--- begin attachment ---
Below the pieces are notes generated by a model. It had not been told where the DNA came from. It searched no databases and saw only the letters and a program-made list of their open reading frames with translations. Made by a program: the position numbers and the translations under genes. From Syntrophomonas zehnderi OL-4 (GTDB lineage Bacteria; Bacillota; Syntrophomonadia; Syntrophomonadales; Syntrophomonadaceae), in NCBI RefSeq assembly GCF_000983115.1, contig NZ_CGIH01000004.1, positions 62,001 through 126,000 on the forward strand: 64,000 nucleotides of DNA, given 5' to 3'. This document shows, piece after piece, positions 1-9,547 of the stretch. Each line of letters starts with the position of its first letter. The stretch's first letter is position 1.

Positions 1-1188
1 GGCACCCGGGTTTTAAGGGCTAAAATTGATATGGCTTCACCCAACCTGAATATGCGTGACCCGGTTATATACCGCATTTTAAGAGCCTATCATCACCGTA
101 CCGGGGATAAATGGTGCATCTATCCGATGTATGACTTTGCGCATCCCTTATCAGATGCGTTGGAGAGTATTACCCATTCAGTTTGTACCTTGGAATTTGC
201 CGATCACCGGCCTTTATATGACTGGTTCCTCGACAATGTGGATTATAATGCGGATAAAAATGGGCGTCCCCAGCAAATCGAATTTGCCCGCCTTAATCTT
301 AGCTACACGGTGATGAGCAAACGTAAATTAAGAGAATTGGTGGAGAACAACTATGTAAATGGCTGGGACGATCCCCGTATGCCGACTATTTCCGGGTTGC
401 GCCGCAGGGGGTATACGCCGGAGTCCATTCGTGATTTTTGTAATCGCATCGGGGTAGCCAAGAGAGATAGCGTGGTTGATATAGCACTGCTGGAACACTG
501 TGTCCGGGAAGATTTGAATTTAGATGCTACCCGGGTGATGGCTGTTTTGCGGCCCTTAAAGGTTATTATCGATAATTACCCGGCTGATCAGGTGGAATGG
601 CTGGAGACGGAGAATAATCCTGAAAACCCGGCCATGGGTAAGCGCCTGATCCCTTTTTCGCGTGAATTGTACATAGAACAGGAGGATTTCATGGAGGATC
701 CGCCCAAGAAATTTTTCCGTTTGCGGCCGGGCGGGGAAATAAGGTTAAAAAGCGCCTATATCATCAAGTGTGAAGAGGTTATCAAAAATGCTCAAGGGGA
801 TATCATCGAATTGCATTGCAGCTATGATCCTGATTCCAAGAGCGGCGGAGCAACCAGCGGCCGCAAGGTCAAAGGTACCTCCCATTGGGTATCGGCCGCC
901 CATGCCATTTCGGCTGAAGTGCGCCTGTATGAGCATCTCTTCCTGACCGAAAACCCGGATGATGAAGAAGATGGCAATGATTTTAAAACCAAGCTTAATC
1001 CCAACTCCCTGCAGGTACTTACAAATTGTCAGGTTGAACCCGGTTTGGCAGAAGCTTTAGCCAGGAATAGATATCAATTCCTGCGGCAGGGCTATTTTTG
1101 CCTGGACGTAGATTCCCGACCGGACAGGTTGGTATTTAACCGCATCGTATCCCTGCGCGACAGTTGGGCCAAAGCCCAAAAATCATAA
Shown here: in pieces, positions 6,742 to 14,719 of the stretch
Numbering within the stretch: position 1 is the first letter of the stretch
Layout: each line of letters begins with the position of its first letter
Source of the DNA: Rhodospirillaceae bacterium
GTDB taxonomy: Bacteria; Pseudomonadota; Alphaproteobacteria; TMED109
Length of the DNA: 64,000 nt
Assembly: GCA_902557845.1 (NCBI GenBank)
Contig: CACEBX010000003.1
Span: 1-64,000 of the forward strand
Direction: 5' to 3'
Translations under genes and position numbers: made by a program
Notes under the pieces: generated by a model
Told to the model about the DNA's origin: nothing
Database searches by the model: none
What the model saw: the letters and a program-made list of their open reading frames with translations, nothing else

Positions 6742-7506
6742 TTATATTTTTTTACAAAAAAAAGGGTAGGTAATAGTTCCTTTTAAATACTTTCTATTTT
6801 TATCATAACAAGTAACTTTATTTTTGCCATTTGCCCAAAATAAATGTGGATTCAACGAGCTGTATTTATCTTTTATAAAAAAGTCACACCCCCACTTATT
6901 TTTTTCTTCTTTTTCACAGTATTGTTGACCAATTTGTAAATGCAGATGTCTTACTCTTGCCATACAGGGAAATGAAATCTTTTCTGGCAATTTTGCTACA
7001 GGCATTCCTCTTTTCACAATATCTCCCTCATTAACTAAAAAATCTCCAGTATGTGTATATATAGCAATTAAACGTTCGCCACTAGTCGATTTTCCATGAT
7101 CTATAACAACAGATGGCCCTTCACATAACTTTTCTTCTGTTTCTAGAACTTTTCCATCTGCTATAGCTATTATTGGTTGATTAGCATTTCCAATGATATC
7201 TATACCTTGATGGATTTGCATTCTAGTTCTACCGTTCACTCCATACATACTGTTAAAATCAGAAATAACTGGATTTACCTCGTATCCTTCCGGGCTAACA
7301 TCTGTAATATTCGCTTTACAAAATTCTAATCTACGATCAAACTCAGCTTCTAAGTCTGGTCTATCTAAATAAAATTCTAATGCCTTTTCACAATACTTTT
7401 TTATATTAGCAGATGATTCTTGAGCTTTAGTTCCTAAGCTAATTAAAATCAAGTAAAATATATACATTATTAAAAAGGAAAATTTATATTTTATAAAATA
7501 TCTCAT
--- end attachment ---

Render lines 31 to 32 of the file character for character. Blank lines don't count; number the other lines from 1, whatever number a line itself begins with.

6742 TTATATTTTTTTACAAAAAAAAGGGTAGGTAATAGTTCCTTTTAAATACTTTCTATTTT
6801 TATCATAACAAGTAACTTTATTTTTGCCATTTGCCCAAAATAAATGTGGATTCAACGAGCTGTATTTATCTTTTATAAAAAAGTCACACCCCCACTTATT